BACKGROUND: The high prevalence of hyperhomocysteinaemia in uraemic patients is of interest because of the cardiovascular risk associated with increased plasma total homocysteine (tHcy) concentration. Treatment with folic acid lowers tHcy in haemodialysis patients, however, in most patients not to normohomocysteinaemic levels. With possible tHcy-lowering modifications in mind, we studied the influence of standard haemodialysis on tHcy. METHODS: In 56 folate-loaded haemodialysis patients, tHcy and parameters of dialysis adequacy were measured. In six patients, interdialytic curves of tHcy and serum creatinine concentrations were obtained and in five patients, the amount of homocysteine (Hcy) in dialysate was determined. RESULTS: tHcy (21.8+/-14.4 micromol/l) correlated significantly with Kt/V (r=0.32, P<0.05), total Kt/V (r=0.29, P<0.05), nPCR (r=0.30, P<0.05) and serum concentrations of albumin (r=0.28, P<0.05) and cobalamines (r=-0.27, P<0.05). In a multiple linear regression analysis, only serum albumin concentrations significantly predicted tHcy (r=0.34, P < 0.05). During dialysis, tHcy decreased by 28% and remained constant for at least 8 h after treatment. The amount of Hcy recovered in dialysate was 63 micromol (12-158 micromol). There was no difference in tHcy between those who had residual renal function and those who had not. CONCLUSIONS: The direct relationship between tHcy and Kt/V seemed to be mediated by the serum albumin concentration. The shape of the interdialytic tHcy curve suggested facilitated Hcy removal for at least 8 h after dialysis possibly due to reduced levels of inhibitory activities against relevant enzyme(s). The dialysed amount of Hcy did not seem to contribute significantly to Hcy removal. Thus, modifications of standard dialytic regimens are not likely to be effective from a tHcy-lowering point of view whereas convective procedures such as haemofiltration or haemodiafiltration might be more effective.  (+info)

(4/2811) The impact of an amino acid-based peritoneal dialysis fluid on plasma total homocysteine levels, lipid profile and body fat mass.

BACKGROUND: The caloric load from glucose-based peritoneal dialysis (PD) fluids contributes to hypertriglyceridaemia, adiposity and, as result of anorexia, protein malnutrition in PD patients. It has been suggested that replacement of a glucose-based by an amino acids-based PD fluid (AA-PDF) for one exchange per day might improve the nutritional status and lipid profile. Due to the uptake of methionine from the dialysate, however, exposure to AA-PDF might aggravate hyperhomocysteinaemia, a frequently occurring risk factor for atherosclerosis in uraemic patients. METHODS: We studied the impact of a once daily exchange with 1.1% AA-PDF instead of glucose-based PD fluid for 2 months on plasma methionine and total homocysteine (tHcy) levels, lipid profile, butyrylcholinesterase (BChE) and body fat mass of seven stable PD patients. Results are expressed as mean+/-SEM. RESULTS: Methionine levels did not increase significantly during therapy, but tHcy levels increased substantially from 60+/-12 to 84+/-19 micromol/l after 1 month (P=0.039), and to 85+/-22 micromol/l after 2 months of AA-PDF treatment. Serum triglyceride concentration decreased from 3.0+/-0.4 mmol/l at entry to 2.6+/-0.5 mmol/l (at 1 month, P=0.041 vs baseline). Serum BChE also decreased from 6.9+/-0.4 U/ml at entry to 6.3+/-0.4 U/ml after 2 months (P=0.014). Total cholesterol concentration and cholesterol fractions did not change. The reduced exposure to glucose-based PD fluid for 2 months resulted in a 0.5 kg reduction in fat mass which was due mainly to a reduction in fat mass of the trunk region (0.3 kg, P=0.031). CONCLUSIONS: It is concluded that methionine-containing AA-PDF induces an increase in the plasma tHcy level. This might, potentially, offset the beneficial effects of an improved serum lipid profile and reduced fat mass on the risk of cardiovascular disease in PD patients. Lowering the methionine content of the fluid, therefore, may be required to overcome this adverse effect.  (+info)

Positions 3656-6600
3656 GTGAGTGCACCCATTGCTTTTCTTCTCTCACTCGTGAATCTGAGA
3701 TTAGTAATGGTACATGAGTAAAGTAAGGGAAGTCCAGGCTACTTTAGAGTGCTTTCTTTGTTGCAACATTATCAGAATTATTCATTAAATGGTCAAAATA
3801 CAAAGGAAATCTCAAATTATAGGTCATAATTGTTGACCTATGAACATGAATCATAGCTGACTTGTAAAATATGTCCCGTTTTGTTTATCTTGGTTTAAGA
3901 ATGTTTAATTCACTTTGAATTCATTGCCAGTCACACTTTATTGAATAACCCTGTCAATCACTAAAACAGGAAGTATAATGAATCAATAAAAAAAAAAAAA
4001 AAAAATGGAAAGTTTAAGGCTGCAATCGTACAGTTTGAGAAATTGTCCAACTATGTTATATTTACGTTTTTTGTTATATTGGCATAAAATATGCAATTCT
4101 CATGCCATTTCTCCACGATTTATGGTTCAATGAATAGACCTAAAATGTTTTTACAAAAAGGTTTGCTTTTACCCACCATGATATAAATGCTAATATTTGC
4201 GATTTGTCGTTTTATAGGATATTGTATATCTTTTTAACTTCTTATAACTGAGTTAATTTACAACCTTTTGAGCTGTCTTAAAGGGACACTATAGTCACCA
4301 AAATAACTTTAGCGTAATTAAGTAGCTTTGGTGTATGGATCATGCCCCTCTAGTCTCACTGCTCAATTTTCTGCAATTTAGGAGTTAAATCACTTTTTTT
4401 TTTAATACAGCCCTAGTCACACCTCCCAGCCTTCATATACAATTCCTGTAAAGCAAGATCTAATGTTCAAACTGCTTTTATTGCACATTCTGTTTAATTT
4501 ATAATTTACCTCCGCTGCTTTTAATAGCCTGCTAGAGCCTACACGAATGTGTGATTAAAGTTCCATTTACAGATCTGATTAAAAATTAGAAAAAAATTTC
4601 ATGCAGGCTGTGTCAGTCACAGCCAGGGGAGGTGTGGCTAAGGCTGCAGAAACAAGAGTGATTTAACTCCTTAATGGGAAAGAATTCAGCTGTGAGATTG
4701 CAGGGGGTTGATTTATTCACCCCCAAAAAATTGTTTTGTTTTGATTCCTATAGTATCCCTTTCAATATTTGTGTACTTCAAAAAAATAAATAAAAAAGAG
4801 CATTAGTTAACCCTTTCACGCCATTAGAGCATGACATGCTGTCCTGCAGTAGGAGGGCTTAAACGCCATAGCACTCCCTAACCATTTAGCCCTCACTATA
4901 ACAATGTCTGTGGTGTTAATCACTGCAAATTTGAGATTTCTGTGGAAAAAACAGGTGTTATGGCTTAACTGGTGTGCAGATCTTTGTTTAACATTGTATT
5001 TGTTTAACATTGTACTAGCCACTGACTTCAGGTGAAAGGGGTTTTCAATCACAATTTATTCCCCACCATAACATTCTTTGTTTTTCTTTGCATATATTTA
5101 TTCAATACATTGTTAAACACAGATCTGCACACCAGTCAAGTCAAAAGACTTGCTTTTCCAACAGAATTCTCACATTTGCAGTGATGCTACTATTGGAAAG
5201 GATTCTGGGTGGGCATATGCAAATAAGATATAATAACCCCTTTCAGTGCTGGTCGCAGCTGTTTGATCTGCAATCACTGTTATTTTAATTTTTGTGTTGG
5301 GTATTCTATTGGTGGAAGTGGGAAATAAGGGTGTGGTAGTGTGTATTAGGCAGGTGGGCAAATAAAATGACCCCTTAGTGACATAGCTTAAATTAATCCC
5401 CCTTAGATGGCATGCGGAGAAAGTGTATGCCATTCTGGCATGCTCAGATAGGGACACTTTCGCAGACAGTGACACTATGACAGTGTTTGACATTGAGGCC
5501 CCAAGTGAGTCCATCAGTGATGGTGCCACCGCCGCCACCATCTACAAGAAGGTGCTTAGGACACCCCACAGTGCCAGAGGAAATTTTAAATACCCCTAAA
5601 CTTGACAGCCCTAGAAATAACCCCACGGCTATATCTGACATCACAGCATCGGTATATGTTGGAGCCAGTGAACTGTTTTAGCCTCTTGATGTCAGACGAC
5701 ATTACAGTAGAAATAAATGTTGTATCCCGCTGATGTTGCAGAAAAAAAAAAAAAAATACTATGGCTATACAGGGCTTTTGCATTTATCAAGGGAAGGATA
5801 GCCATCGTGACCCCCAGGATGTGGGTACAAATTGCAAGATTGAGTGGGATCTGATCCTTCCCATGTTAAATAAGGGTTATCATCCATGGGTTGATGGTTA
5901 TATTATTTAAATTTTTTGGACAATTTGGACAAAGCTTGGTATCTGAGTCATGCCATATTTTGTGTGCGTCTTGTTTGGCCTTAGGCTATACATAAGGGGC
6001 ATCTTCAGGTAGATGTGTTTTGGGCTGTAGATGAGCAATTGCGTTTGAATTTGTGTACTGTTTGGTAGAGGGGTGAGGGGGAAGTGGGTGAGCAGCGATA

(5/2811) Homocysteine enhances neutrophil-endothelial interactions in both cultured human cells and rats In vivo.

Despite intense investigation, mechanisms linking the development of occlusive vascular disease with elevated levels of homocysteine (HCY) are still unclear. The vascular endothelium plays a key role in regulating thrombogenesis and thrombolysis. We hypothesized that vascular lesions in individuals with elevated plasma HCY may be related to a dysfunction of the endothelium triggered by HCY. We investigated the effect of HCY on human neutrophil adhesion to and migration through endothelial monolayers. We also examined the effect of HCY on leukocyte adhesion and migration in mesenteric venules of anesthetized rats. We found that pathophysiological concentrations of HCY in vitro induce increased adhesion between neutrophils and endothelial cells. This contact results in neutrophil migration across the endothelial layer, with concurrent damage and detachment of endothelial cells. In vivo, HCY infused in anesthetized rats caused parallel effects, increasing leukocyte adhesion to and extravasation from mesenteric venules. Our results suggest that extracellular H2O2, generated by adherent neutrophils and/or endothelial cells, is involved in the in vitro endothelial cell damage. The possibility exists that leukocyte-mediated changes in endothelial integrity and function may lead to the vascular disease seen in individuals with elevated plasma HCY.  (+info)